Woman reading an infant formula labelPhoto courtesy of iStock

How one independent, organic brand is easing the formula crisis
By Michele Marchetti

Earlier this year Memphis hospital pediatricians admitted two children with dehydration caused by intolerance to a formula substitution made after their regular specialized formula was suddenly out of stock.

The story was just one of many reported in the months after Abbott Nutrition, maker of Similac and others formula brands, closed its Sturgis, Michigan plant. The temporary shutdown came in the wake of FDA/CDC reports of bacterial infections in five infants, including two who died, who had reportedly consumed formula from the facility.

Because only four companies control most of the US infant formula industry, the resulting formula shortage shook the entire marketplace.

Cornucopia has long tracked the infant formula market and remains concerned about the enduring impacts of consolidation. The formula debacle is an emphatic reveal of the major flaws associated with this type of oligopoly: limited competition, scarcity of choice due to government complicity, and a vulnerable food supply.

A bright spot is Nature’s One, an independent, organic brand that has been scrambling to meet demand.

“Retailers who wouldn’t normally return an ‘off-cycle’ phone call are now saying, can we send a truck tomorrow?” reported founder & CEO Jay Highman at the height of the shortage.

Echoing the story of many independent organic brands, Nature’s One was created out of a deeply personal need. After Highman’s son was born with Cystic Fibrosis, Highman was appalled by the formula options needed to help improve his son’s growth and weight curves. So in 1997, he founded Nature’s One with a pledge to reject “junk ingredients,” such as palm oil and corn syrup, and focus on organic ingredients wherever nutritionally possible.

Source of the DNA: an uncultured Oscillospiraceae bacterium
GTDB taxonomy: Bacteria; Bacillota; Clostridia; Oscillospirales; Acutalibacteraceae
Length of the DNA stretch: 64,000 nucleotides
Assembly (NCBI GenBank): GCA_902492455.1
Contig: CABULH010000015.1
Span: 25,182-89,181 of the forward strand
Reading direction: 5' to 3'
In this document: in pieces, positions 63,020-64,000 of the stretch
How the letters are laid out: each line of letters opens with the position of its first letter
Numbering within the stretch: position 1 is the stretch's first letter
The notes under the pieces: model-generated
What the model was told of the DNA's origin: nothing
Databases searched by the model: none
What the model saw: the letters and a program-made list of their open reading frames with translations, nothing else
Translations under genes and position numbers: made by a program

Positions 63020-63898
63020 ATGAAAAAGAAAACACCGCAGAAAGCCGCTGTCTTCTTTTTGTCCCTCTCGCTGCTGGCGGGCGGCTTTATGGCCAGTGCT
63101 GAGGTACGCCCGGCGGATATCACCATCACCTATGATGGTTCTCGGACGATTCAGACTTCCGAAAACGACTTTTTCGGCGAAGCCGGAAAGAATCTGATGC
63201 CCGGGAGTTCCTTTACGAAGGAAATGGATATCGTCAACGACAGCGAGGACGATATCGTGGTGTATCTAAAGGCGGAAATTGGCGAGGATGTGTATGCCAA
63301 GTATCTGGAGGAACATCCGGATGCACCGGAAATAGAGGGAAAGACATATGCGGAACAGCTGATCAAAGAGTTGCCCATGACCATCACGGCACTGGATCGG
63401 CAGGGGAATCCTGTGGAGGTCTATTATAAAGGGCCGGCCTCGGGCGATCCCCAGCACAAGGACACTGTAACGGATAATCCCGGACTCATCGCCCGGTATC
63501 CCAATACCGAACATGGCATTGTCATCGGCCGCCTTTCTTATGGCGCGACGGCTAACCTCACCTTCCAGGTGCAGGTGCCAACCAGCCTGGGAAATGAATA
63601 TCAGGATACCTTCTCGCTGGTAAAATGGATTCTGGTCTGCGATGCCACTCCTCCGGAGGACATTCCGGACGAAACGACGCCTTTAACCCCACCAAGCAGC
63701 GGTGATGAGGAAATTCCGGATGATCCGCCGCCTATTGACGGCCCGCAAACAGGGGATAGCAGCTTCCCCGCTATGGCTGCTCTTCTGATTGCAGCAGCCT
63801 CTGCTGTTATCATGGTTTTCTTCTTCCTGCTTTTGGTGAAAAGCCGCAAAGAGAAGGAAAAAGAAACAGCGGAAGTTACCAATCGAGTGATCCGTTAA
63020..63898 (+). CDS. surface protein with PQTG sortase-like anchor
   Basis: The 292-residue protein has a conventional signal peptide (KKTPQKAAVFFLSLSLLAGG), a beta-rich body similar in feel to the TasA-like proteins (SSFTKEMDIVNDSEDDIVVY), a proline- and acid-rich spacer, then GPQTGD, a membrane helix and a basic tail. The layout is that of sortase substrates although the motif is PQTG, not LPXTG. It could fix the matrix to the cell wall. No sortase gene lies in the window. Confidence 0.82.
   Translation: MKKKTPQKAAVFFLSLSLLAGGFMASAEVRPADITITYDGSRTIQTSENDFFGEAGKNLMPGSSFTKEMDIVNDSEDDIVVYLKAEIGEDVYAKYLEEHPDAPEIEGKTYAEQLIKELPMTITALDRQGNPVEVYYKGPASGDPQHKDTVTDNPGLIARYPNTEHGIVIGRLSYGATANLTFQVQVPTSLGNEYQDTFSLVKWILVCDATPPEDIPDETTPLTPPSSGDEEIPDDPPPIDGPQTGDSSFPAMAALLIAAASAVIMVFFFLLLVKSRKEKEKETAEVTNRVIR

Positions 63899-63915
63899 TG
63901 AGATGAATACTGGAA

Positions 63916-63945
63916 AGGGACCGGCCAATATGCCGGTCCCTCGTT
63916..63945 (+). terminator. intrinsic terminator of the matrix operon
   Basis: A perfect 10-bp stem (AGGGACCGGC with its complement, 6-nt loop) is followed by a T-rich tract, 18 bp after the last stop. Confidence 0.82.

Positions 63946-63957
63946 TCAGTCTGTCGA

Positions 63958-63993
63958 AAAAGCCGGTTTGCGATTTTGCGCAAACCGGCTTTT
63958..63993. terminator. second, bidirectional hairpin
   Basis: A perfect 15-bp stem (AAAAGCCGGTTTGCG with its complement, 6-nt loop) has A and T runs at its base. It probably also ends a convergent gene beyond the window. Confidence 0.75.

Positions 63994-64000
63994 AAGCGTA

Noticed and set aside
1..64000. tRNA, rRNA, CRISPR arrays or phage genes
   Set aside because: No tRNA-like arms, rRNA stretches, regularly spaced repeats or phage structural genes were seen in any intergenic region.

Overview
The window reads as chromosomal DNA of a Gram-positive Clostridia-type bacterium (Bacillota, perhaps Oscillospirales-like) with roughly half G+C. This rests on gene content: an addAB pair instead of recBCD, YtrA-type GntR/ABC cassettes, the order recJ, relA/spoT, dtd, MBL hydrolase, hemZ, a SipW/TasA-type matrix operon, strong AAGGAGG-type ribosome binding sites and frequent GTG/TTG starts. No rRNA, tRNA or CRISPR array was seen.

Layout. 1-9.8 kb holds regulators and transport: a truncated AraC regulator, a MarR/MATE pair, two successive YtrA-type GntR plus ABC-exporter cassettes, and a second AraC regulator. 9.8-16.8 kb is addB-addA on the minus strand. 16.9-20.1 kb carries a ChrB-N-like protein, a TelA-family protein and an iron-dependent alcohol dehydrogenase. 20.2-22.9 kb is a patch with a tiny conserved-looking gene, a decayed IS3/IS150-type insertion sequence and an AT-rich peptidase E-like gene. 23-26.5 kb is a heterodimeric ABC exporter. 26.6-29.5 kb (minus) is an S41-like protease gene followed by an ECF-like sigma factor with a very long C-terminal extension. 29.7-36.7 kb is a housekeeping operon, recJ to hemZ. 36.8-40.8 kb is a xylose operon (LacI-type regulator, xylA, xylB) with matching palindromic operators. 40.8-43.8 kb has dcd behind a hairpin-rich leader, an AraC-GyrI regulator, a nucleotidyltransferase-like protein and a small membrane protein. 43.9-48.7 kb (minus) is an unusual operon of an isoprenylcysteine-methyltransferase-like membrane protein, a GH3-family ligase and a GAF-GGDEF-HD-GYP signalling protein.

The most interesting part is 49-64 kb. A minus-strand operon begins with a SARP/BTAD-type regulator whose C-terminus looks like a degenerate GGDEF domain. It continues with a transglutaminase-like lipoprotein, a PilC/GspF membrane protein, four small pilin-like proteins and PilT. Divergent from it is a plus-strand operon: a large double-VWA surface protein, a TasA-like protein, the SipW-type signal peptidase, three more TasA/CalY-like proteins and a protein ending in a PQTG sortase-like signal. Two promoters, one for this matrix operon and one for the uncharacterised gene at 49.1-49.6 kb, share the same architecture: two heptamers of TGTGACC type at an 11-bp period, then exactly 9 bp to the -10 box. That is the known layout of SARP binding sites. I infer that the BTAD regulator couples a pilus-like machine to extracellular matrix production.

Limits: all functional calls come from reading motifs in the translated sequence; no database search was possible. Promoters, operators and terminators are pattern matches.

In 2020, Nature’s One built a $45 million manufacturing facility dedicated to “small-batch” organic infant formula. Its formulation features a distinctive, naturally derived source of DHA (omega-3 fatty acid) and ARA (omega-6 fatty acid) using certified organic egg yolks. “It’s a phospholipid form, which means it’s highly bioavailable,” Highman says.

The DHA and ARA added to almost all US brands of infant formula are extracted from strains of algae and fungus that have never been part of the human diet, let alone the diet of infants. While many companies have switched to water-extracted DHA, ARA extracted with the use of hexane is still the norm.

“Science has come a long way, and that innovation is very slow to hit infant formula in part because it’s currently controlled by so few players,” says Dr. Bridget E. Young, assistant professor of pediatrics at the University of Rochester School of Medicine and Dentistry. (Dr. Young does not endorse Nature’s One or any other infant formula brand.)

A new rollout will provide more choices. Until very recently Nature’s One was marketed as a toddler formula that could be fed to an infant as directed by a healthcare professional. But in early October the company finalized a two-year process with the FDA that enabled it to label its product as infant formula.

Cornucopia champions independent organic brands. Their success is a step toward a more resilient marketplace. With children’s health at stake, parents rightfully demand it.

This article was previously published in the fall issue of the Cultivator, Cornucopia’s quarterly newsletter. Donate today to protect organic integrity and receive our winter issue in print.

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